“When you read, don’t just consider what the author thinks, consider what you think.” — Thom Schulman, Dead Poets’ Society

This was a way for Prof. Keating (Robin Williams) to tell his students that they should study the great works from all time, and consider their value. But at the same time, value what they consider about those great works.

Every work of art, whether it comes to us through words, music, or pictures means something different to us all. And isn’t that the whole point?

We know the people that read this blog are of the considerately thinking kind. Everything that we share says something to us. What does it say to you? That, quite honestly, is the real question. So tell us…anytime!

Who knows what book, what painting, or what song might illuminate you? Maybe ‘Illumination’ by Jennifer Thomas could be a start.

National Spanish Paella Day!

I had my first taste of Spanish Paella at the beautiful home of my best Cuban friends, Tino and Sylvia Mendez. It was an amazing treat, and I don’t think that I’ve had better Paella at any restaurant since!
Paella originated in its present form in the 1800’s in Valencia on the Eastern coast of Spain. Made with rice, garlic, onions, saffron, olive oil, often shrimp, scallops, mussels, chicken, veggies and many other ingredients particular to the chef, it is cooked in a flat pan over a fire. The rice is full-bodied and an amazing golden yellow color.
You may never reach the level of Sylvia’s cuisine, but you can’t help but enjoy this dish on National Spanish Paella Day, however you might make it.
But remember!  Do not stir it all together. Let it simmer, and crackle. PLACE the scallops, ARRANGE the shrimp and whatever else you might desire. And you can add your favorite Spanish wine to make it a true party!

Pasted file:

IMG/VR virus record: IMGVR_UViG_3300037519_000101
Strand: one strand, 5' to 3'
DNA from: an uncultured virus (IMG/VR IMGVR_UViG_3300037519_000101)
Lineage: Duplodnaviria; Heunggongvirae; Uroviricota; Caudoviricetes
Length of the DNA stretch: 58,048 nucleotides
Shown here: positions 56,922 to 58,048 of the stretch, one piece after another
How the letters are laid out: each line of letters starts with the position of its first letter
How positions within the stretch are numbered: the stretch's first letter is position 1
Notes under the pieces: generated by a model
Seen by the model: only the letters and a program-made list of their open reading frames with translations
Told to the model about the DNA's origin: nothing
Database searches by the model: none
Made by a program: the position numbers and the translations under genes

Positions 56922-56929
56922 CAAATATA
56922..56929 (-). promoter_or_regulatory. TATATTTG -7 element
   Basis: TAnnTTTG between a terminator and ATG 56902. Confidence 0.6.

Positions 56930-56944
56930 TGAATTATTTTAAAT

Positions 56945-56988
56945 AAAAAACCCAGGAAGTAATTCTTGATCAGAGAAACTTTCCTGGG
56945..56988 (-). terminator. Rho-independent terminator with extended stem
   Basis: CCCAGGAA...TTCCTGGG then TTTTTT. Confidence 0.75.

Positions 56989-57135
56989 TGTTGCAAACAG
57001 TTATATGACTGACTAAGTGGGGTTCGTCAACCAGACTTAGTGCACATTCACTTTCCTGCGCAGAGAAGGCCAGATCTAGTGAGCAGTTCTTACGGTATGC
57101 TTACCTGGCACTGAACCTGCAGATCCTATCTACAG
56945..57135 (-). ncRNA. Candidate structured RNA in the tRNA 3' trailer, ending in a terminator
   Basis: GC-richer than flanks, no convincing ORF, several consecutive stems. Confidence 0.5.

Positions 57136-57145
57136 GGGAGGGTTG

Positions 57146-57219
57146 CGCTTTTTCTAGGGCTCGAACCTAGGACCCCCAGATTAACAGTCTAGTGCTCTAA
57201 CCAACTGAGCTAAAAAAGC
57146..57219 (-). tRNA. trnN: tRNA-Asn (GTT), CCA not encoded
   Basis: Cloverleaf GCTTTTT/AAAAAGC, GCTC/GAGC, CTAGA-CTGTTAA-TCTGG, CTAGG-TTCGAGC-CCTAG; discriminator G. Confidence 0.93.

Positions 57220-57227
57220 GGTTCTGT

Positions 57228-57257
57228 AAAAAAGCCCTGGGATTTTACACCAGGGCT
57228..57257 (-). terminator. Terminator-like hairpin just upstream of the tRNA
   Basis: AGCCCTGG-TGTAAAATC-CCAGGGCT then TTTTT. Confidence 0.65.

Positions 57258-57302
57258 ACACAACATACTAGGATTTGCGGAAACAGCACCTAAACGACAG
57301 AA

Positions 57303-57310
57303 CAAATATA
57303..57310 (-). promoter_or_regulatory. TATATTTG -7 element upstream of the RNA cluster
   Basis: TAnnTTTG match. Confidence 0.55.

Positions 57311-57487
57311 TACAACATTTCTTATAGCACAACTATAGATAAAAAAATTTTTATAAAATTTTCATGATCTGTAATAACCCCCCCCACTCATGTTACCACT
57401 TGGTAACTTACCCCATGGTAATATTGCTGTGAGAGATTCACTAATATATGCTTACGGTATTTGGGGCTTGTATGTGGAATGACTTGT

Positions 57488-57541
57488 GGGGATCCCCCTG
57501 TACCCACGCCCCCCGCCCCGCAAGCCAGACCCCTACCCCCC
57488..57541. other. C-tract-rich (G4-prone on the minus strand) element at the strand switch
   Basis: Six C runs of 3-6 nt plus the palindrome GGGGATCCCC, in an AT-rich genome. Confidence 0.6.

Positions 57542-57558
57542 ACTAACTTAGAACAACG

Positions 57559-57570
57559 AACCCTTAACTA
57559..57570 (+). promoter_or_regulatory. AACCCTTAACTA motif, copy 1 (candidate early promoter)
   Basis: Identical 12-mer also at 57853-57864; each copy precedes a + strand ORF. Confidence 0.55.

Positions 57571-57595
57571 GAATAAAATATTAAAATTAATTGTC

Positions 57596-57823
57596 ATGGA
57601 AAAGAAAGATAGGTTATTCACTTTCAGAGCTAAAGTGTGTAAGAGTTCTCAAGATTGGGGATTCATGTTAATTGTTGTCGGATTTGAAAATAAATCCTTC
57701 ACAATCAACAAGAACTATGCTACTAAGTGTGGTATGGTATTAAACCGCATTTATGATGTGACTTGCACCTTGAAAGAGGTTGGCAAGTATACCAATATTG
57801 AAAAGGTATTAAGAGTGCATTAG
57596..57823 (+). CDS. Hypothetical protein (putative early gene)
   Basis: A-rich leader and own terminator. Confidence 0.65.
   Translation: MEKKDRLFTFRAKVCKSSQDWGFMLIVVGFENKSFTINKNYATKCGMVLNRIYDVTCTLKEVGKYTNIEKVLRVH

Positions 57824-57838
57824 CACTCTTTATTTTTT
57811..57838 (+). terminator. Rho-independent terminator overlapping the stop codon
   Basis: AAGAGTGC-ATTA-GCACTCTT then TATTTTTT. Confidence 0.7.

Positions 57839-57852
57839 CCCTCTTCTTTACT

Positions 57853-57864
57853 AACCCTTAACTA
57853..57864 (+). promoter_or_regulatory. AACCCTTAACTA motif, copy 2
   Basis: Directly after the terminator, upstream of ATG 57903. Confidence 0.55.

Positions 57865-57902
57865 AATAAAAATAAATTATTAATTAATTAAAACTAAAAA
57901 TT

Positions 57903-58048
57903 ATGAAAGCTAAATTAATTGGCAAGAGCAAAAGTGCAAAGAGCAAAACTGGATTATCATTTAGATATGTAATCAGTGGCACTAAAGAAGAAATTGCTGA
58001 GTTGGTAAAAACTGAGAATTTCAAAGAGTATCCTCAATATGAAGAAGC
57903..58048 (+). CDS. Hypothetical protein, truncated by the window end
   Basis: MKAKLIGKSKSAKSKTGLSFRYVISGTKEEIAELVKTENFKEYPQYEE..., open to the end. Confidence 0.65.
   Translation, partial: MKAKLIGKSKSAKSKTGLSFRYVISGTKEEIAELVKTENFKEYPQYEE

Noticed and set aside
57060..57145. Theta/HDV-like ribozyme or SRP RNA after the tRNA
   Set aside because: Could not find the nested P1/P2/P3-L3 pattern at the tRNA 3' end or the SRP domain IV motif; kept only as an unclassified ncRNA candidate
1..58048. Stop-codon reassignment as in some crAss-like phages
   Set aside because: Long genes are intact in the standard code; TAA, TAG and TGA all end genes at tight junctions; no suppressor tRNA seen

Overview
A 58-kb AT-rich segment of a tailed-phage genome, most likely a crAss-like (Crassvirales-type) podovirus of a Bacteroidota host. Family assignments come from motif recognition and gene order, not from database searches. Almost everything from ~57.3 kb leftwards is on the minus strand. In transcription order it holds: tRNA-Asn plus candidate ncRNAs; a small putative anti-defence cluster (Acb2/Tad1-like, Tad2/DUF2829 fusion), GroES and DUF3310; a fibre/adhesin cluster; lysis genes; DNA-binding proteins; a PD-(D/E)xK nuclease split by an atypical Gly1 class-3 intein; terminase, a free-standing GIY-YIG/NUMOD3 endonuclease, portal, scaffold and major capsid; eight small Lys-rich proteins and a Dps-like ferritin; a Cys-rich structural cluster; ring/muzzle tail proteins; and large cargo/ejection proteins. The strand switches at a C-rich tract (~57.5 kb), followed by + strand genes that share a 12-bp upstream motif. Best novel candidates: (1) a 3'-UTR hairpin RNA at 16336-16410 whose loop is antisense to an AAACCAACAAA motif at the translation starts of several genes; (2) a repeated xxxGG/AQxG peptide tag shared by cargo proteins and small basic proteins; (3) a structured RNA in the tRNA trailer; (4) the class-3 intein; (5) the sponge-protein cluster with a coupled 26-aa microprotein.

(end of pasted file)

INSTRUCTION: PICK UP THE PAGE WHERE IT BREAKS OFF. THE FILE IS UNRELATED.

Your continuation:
Come to think of it, this is a great ALTERNATE image for immigration to the Americas. We were once called a Melting Pot, as we “melted together” into a homogeneous whole with a common culture. Maybe now we can be a Paella, where we arrange ourselves in peace and order and share the flavor, but not lose our individual nature in the process!
Here is a wonderful musical example of this happening in music –  Sting – Buena Vista Social Club!
Enjoy National Spanish Paella Day!

It’s OK to be Indecisive!! I think..

“The trouble with the world is that the stupid are cocksure and the intelligent are full of doubt.” — Bertrand Russell

The design of this blog is to attempt to provide some samples of truth, not to call people stupid. However, the Nobel Prize winner makes a great point. He is simply trying to tell those of us that question things and may perhaps be a tad indecisive from time to time because we are weighing our options that it’s okay!

Russell was a philosopher, logician, mathematician, historian, writer, social critic, and political activist. This meant that his studies were in some areas of certainty, but many areas of uncertainty.

Uncertainty is a necessity of a thinking person. I’m not 100 percent I should hit the publish button for this post because the quote calls some people stupid and has a funny sounding word in it.

When an individual displays overconfidence and self-importance, it doesn’t mean that they are any smarter than those who have a little doubt and some self-consciousness. It’s quite the opposite, according to Bertrand.

Continue weighing your thoughts before diving into something. Continue to doubt until things make sense to you. This is how change happens and it’s a good sign of your intellect.

Check out The Traveler by Paul Cardall. It might help in figuring out which way to go.

Now, should I post this?? Hmmm….

Rose Sunday

Today Roses in the Alley and much of the world celebrates Rose Sunday, also known as Laetare Sunday and Refreshment Sunday! It is day of rejoicing, and a day of hope, resurrection and light! 

So, we present you with 14 roses, 12 of which are flowers and 2 are wines. (You knew we had to put the rose’ wines in! ). 

These are free images, and you might send your favorite one to your Mom, because in ancient times, this was also Mothering Sunday! And comment to us which one is your favorite.

Have a joyous day!

Click on any of the rose pics below for a larger image that you can fully see and send. Don’t forget to comment your favorite on Facebook.